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Winston Churchill Revised

On a quick trip to Paris I managed to catch the opening showing of a new Churchill movie — a decidedly revisionist take on the great man:

All history is revision, of course, provided that the historian can adduce evidence that supports some kind of new understanding of an historical event or character. But what is there in the record to back up a depiction of Winston Churchill diminished? In this film he is presented as almost decrepit in the days prior to the the invasion of Normandy. He feels pushed to the margins by younger men more vigorous and sure of themselves (Eisenhower, Montgomery) and consequently holds deep doubt about the invasion itself and his own impact on and place in history. The lion that led England in 1940-41, as the nation fought alone against Germany, is by 1944, the film says, only a peripheral figure, even as he tries, somewhat vainly (in both senses of the adverb), to stay center stage among decisive leaders.

I’ve read most of the Churchill books, many of which refer to strategies that he proposed but that were refused by the other Allied leaders — invading Greece and other actions involving the “soft underbelly of Europe” — but Churchill is never described during the war years as a man well beyond his prime.

There will be debates among Winston’s admirers about this film.

Addendum: The WSJ’s reviewer, Lee Pollock, a trustee and adviser to the board of the International Churchill Society, was not impressed:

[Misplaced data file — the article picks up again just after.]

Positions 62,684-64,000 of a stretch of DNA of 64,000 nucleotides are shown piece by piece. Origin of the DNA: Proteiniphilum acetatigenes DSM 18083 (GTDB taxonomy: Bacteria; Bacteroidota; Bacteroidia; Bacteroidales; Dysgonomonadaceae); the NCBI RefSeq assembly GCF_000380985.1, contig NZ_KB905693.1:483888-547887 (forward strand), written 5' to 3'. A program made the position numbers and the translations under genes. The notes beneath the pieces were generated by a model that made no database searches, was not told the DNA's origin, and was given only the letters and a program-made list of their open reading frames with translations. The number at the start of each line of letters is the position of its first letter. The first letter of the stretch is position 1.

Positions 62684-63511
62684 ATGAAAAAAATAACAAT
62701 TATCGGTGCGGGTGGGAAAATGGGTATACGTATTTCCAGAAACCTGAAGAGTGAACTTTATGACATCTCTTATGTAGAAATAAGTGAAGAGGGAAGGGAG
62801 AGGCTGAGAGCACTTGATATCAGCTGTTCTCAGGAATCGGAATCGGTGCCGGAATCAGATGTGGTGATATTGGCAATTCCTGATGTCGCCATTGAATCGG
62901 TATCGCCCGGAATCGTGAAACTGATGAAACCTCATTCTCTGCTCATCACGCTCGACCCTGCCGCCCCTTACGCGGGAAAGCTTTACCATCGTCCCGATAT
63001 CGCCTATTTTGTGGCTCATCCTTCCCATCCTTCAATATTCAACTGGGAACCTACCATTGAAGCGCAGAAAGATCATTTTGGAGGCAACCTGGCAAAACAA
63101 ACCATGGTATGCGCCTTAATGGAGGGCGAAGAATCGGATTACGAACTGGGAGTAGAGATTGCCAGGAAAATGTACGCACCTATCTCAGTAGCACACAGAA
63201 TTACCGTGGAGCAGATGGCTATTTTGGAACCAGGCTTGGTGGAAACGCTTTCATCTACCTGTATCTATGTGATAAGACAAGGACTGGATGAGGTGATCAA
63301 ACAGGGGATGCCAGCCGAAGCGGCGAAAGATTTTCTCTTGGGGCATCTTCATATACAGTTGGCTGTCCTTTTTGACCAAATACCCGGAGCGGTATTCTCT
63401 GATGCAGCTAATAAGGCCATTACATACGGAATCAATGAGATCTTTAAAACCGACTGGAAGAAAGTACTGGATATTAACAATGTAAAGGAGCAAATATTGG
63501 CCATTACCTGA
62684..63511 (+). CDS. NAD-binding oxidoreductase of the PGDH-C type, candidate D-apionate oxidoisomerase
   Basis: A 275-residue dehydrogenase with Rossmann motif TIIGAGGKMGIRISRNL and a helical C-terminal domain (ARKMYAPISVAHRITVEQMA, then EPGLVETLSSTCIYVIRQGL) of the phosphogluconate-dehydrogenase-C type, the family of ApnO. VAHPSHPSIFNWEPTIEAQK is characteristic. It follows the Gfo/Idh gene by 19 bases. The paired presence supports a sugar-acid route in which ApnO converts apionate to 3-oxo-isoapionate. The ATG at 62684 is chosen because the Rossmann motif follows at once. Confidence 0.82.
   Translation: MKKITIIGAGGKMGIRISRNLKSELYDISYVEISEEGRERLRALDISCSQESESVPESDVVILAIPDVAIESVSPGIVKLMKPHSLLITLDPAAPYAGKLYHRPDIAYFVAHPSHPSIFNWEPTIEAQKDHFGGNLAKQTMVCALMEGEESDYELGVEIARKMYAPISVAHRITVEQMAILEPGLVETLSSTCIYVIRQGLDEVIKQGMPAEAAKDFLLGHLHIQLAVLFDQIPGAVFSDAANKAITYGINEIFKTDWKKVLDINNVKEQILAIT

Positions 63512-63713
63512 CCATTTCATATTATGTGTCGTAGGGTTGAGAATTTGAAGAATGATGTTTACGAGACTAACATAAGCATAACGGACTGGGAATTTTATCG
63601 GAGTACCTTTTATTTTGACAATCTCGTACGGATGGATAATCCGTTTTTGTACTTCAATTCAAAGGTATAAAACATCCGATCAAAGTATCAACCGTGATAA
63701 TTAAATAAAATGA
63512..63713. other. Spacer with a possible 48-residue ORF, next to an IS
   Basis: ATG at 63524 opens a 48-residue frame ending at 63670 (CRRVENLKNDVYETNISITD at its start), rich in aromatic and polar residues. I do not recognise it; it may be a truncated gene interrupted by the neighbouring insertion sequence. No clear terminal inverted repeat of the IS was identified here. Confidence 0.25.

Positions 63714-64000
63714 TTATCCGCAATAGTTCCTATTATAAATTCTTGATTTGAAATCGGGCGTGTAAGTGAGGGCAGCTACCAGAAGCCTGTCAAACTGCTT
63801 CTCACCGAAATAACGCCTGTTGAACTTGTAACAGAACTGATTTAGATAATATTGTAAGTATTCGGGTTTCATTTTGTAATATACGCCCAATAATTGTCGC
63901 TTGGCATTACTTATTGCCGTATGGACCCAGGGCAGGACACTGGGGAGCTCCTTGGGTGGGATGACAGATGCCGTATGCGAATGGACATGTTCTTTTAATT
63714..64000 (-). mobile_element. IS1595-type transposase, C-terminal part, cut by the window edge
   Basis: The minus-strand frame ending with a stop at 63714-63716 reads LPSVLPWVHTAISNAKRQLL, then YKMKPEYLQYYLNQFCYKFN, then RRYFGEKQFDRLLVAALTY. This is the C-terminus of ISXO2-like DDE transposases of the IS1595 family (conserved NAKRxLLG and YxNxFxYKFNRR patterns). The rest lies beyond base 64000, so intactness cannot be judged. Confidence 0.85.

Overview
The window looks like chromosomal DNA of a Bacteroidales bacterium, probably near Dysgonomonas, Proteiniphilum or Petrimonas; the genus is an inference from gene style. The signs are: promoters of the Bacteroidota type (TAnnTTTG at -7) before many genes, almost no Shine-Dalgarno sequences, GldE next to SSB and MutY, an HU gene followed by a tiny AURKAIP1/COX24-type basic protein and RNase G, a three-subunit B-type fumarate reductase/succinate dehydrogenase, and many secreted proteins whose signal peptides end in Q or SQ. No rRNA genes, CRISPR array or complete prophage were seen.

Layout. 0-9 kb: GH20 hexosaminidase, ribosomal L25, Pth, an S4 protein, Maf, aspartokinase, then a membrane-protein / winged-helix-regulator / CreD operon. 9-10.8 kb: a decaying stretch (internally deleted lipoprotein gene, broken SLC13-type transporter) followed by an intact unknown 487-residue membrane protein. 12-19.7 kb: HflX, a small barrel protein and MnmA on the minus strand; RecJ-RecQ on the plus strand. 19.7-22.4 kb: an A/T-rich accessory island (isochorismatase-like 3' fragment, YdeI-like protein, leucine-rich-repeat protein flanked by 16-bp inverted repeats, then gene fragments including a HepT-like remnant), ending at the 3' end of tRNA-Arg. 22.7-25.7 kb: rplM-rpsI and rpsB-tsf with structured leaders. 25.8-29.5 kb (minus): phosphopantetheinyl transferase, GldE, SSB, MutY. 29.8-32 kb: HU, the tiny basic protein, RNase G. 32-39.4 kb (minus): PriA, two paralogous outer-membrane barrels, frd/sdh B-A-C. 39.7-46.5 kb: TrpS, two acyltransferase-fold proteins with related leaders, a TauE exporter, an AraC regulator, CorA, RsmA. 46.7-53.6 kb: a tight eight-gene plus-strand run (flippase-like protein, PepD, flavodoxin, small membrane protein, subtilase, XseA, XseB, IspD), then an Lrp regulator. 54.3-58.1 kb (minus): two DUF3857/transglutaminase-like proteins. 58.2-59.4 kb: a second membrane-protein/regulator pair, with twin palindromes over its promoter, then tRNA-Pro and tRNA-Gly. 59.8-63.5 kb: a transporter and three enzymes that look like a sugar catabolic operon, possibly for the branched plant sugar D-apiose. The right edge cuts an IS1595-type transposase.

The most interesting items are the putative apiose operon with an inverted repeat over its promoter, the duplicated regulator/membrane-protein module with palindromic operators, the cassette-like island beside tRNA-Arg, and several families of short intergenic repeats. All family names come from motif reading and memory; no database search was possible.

A less fortunate treatment is “Churchill,” opening this Friday and set in the four days before D-Day. The veteran Scottish actor Brian Cox is well-cast as Churchill but sabotaged by a historically absurd story line in which he pathologically opposes the Normandy landings, even ludicrously praying on his knees for a Shakespearean tempest to stop the whole undertaking. The real Churchill wasn’t much given to prayer, and he completely supported the enormously well-prepared Allied invasion.

Historical dramas always distort at the edges and add fictional characters—in Churchill films, usually a devoted nurse or secretary. But good films center on a core truth. Without that, “Churchill” collapses into a heap of comic-book characters, histrionically shouted insults unfound in the historical record, and slipshod errors. For instance, Gen. Dwight Eisenhower sports British medals. Particularly disappointing is watching Churchill spout wobbly phrases such as: “The most important thing in a war is for people to feel truly unified.” The film’s reported $10 million budget apparently lacked room to license the actual, glorious words of the real Winston.

“Churchill” is billed as the “untold fascinating true story of D-Day” but it includes so much distortion and fabrication that the historian Andrew Roberts called the film “a depiction with which Dr. Goebbels would have been delighted.”


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